AEC Tech News (#340)4 Sep, 2014 By: Cadalyst Staff
Uncertain about how best to spend your hardware dollars? A careful evaluation of the type of work to be done — and these guidelines — will provide the answers.
By Alex Shows
The most important criterion for configuring the right workstation is knowing how it will be used. The intended purpose determines which components are critical to performance and which are optional or unnecessary. In addition, the more you know about how the workstation will be used, the more performance you'll be able to achieve per dollar spent. Start by identifying the various modes of use, then weigh the importance and frequency of those tasks; that way, you can more effectively determine the right workstation for the job.
Computational vs. Interactive
You should begin by considering the type of work to be done on the workstation, sorting the major tasks into two categories: computational or interactive. Computational tasks involve little user interaction and are characterized by high utilization of all available resources in an automated sequence. Rendering frames of video, integrated finite element analysis, motion simulation, and computing the downforce of a new racecar spoiler design are all examples of computational workloads. Interactive workloads, in contrast, involve heavy user interaction and are characterized by sporadic peaks of high utilization separated by idle periods where the user is thinking about the next interaction. Viewing and rotating an engine model, annotating the HVAC routing through a multi-story building, and animating a complex rigged model in a 3D modeling program are all examples of interactive workloads.
Dividing the usage model into computational and interactive buckets helps to determine the necessity of components such as dual socket support and the number of memory channels populated, as well as the importance of particular attributes of those components, such as peak possible central processing unit (CPU) frequency. For purely computational workloads, multi-socket platforms can provide great performance improvements by reducing the amount of time a task requires, so long as the software processing the work is able to scale in performance as processor count increases. If the application does not scale across the available processors, either due to architectural or licensing limitation, the additional cost and complexity of the second socket may not be justified.
A CAD user, for example, who spends his or her time editing and annotating a design on a workstation, and then submits simulation or rendering jobs to a separate system (perhaps in a data center), would benefit much less from a multisocket workstation when compared with a user that spends most of his or her time in simulation and analysis of designs. There is a wide variety of standalone and plugin-based simulation, rendering, and analysis tools available, in addition to those that may be integrated into a CAD suite. These tools, unlike interactive modeling, typically scale quite well across as many cores as possible, including those provided by additional populated sockets.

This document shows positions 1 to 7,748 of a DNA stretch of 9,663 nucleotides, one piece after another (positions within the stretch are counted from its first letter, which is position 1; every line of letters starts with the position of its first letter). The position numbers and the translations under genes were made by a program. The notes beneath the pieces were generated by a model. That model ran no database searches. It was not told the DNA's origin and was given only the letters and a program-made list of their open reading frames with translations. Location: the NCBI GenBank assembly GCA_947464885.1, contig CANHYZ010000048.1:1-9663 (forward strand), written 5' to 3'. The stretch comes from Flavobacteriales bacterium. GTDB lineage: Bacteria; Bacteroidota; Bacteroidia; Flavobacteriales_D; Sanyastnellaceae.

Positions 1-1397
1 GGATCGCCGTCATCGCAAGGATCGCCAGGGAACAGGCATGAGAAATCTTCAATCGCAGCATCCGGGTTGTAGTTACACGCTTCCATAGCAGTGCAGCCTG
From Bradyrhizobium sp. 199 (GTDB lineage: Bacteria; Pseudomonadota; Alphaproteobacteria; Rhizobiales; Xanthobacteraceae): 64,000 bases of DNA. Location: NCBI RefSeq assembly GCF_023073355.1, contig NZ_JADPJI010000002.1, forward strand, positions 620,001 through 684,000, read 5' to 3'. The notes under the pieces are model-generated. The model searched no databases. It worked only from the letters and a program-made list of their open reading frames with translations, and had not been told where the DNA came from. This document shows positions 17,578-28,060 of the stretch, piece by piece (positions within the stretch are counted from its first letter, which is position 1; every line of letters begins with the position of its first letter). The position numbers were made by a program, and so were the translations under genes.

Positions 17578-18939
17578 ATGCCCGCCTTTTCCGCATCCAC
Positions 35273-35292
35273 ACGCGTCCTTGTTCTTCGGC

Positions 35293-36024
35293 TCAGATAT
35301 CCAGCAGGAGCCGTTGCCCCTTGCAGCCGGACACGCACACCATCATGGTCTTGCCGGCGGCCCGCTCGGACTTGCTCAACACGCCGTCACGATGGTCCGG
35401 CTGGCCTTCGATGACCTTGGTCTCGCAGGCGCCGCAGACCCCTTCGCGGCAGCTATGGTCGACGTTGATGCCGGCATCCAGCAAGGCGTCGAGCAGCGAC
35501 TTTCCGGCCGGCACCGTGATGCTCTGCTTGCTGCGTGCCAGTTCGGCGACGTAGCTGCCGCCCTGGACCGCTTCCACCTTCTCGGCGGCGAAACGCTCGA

Similar to the question of a second CPU socket, some computational workloads may scale in performance by using the graphics processing unit (GPU, familiarly called a graphics card) as a computational resource. To understand the differences between CPU and GPU, it may help to think of the GPU as a dragster and the CPU as a rally car. Given a set of data (fuel), and a straight track (predictable, repeated instructions), the GPU is incredibly fast in a straight line. On the other hand, the rally car has a navigator inside that is like the CPU's branch prediction algorithm, providing hints to the driver about the turns coming up and how best to negotiate them, while the driver is adept at quickly responding to road conditions around a highly complex track. Many computationally intensive applications are improving performance through the use of the GPU. Thus it's important to determine whether your application can make use of the GPU, and what type of GPU might be required. Read more »
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Alex Shows is a workstation performance engineer at Dell.
October 7–9, 2014
INTERGEO is billed as the world's leading trade fair for geodesy, geoinformation, and land management. This event will include more than 500 exhibitors from 30 countries. Read more »
Dallas BIMForum 2014
October 9–10, 2014
With the theme of "Optimizing Construction with BIM," the Dallas BIMForum will feature four tracks including "Designing for Construction Optimization" and "On the Job Site." Read more »
AVEVA World Summit 2014
October 14–16, 2014
This event will provide an opportunity for delegates to learn about new developments at AVEVA and to share their own experiences with colleagues from the world's leading EPCs, owner–operators, and shipbuilders. A combination of AVEVA and delegate speakers will provide a mix of business, technology, and project insights. Read more »
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